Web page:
Picky Kid Rating: 2.4
We’re back! We’ve just returned from a well-deserved technology break (aka a camping vacation). That meant lots of family time and interaction, so it’s fitting that we’re reviewing a multiplayer family game today. Happy Geese is an iPad app based on two childrens’ board games, The Game of the Goose and Snakes & Ladders. The games are somewhat complex to set up, but easy to play.
We reviewed the free version, which limits the game board options to two simple boards per game. That’s enough for us right now, but if you want to purchase the more complex game boards, they’re available as in-app purchases ($1.99 per set).
Turn the volume down before starting the game — the music is unusually loud, and we find it annoying as well. When you start the app, you’ll first need to choose which game you want to play. We’re familiar with Snakes & Ladders thanks to the classic Chutes & Ladders board game. We hadn’t ever played The Game of the Goose before, but it’s pretty straightforward. In case you need some extra instructions or game rules, there’s a question mark button on bottom left of the start screen. Tap it for detailed game rules and instructions on how to use the app.
One thing that the instructions on the start screen don’t cover is how to set up players for the games, which you’ll need to do before you can start playing either of them. Upon selecting a game, you’ll come to a game configuration screen, where you get to set up boards, options and players. We tried tapping on the empty “holes” to create players, but that doesn’t work (unless you happen to tap the very small text that says “name” below the hole). The best way to create players is to first tap the pencil button and then drag avatars to the “holes”. Then the keyboard will pop up and you can add a name. (Note: we just found another set of instructions… The question mark icon from the configuration screen has detailed instructions about configuring. D’oh! But in our defense, it’s strange that there are two sets of different instructions that share the same icon.)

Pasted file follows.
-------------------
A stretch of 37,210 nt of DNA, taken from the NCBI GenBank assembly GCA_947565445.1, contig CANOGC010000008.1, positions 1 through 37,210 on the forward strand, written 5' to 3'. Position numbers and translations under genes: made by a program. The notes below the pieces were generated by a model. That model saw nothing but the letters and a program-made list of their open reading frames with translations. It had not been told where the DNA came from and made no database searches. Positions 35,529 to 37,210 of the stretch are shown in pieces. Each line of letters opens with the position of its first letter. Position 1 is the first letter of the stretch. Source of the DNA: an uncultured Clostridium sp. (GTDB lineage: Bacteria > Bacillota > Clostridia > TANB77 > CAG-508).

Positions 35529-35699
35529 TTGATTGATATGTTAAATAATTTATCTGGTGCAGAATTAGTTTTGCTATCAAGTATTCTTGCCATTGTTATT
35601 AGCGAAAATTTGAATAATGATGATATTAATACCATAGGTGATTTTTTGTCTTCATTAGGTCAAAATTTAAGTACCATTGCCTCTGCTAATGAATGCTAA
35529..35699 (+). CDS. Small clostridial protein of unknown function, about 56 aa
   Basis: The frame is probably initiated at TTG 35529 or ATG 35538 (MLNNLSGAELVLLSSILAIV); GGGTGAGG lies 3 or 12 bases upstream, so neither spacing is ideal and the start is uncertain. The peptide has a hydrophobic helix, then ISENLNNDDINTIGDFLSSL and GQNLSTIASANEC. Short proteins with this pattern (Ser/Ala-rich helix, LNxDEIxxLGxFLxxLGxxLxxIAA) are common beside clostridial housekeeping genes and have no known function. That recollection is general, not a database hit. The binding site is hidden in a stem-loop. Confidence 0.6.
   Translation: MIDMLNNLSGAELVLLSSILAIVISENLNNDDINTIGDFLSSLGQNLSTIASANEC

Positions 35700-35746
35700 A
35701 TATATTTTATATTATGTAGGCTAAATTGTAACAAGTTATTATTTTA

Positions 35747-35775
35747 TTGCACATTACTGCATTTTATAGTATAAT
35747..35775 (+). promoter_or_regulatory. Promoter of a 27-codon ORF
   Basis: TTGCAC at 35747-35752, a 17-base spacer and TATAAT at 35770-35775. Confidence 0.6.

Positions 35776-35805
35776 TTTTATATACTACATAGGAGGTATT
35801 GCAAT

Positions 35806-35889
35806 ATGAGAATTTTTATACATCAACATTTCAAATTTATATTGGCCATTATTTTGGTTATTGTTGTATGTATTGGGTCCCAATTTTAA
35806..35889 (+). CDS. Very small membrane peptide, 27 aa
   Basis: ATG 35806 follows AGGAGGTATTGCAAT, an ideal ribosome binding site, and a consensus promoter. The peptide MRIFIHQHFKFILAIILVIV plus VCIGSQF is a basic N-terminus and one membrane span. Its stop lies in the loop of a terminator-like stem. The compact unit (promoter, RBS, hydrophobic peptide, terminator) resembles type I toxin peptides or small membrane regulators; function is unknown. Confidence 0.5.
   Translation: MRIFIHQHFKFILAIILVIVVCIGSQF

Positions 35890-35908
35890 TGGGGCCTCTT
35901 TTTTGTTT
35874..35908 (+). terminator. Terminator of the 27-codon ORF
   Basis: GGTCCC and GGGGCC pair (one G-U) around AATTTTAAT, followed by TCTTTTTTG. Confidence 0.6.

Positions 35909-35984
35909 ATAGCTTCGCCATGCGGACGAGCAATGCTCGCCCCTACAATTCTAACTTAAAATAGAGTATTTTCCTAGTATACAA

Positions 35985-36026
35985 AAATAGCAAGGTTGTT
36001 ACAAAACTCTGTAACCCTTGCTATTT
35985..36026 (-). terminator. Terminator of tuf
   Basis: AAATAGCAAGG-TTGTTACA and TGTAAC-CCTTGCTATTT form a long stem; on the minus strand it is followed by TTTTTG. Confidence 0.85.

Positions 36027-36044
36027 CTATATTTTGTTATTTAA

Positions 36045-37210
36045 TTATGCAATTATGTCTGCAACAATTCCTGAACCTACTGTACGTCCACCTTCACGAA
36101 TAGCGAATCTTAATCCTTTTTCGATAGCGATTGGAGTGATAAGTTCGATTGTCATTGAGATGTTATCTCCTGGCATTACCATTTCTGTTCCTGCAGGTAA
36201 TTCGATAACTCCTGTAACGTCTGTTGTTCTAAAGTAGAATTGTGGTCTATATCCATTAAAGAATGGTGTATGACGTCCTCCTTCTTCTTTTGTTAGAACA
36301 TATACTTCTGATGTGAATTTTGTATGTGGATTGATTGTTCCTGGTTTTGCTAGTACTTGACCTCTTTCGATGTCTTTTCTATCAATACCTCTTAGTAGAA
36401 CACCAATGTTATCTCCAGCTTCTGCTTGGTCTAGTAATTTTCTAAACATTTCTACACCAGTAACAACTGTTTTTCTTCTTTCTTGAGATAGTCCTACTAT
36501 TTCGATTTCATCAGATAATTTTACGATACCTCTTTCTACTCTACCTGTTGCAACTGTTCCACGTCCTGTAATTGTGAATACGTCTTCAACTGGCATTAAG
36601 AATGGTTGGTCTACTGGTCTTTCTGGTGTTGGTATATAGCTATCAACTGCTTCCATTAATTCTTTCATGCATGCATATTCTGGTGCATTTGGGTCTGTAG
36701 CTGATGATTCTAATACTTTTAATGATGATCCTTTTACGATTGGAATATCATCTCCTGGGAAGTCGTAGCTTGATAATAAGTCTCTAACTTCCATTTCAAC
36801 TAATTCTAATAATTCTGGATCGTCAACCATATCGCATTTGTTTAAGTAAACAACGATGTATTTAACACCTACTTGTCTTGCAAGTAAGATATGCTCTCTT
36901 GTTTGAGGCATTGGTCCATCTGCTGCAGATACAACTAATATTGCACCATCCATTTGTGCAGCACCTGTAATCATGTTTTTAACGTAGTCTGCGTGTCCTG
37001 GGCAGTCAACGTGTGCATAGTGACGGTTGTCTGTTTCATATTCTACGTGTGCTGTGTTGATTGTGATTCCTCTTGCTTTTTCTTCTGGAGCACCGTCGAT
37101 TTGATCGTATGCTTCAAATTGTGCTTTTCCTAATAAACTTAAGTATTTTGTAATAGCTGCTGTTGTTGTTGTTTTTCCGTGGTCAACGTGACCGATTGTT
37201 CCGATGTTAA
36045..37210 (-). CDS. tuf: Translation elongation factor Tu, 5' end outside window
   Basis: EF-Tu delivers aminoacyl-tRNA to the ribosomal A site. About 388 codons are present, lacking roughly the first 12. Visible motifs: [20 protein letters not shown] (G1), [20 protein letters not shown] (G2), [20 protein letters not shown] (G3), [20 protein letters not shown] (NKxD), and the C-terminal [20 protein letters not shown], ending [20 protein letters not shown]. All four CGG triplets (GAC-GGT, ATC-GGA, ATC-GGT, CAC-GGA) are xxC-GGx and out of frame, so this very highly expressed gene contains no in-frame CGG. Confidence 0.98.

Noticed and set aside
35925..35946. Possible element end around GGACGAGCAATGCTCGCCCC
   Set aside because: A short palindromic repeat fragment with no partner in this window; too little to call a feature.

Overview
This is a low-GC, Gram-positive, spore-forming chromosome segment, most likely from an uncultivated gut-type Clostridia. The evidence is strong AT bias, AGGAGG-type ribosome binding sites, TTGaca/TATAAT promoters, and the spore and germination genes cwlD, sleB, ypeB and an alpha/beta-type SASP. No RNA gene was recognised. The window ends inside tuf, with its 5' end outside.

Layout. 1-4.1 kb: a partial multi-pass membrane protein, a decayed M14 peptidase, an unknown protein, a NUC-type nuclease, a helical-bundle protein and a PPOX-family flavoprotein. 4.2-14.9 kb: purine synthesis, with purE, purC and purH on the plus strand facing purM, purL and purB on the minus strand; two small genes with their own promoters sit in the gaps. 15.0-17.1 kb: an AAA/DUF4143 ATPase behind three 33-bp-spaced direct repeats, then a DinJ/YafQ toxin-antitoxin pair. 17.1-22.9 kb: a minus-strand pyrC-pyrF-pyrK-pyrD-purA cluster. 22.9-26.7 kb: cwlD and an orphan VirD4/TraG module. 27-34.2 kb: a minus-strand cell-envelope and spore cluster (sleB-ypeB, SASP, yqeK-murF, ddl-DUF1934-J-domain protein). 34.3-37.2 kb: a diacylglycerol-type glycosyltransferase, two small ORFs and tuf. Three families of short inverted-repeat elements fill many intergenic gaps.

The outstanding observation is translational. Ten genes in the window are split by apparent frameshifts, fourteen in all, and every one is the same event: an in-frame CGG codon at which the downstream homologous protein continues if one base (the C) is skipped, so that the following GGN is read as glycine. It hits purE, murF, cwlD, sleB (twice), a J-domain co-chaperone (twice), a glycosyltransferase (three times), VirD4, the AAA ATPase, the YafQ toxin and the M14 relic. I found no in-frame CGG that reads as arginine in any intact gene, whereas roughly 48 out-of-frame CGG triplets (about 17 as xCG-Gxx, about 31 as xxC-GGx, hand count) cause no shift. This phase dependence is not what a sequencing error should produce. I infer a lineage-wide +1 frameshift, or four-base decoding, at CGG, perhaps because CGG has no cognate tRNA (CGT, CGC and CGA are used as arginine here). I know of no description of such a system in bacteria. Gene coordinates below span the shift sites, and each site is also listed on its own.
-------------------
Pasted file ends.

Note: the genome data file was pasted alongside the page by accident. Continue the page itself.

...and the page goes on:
Once you have your players set up, things are more straightforward. Drag icons from the players panel at the bottom of the configuration screen to the empty “holes” around the game board. You can have between 1 and 4 players. Then select a game board from the left-hand panel, and options for the game from the right-hand panel. The options are different depending on the game you’re playing. For example, in Snakes & Ladders, you can choose to play without snakes, or without ladders. Both games offer options for the kind of die to use (more about that later), whether or not you must have an exact match to win the game, and board highlighting. When board highlighting is turned on, the square players must move to will flash, helpful for young kids who may have trouble matching patterns or counting accurately.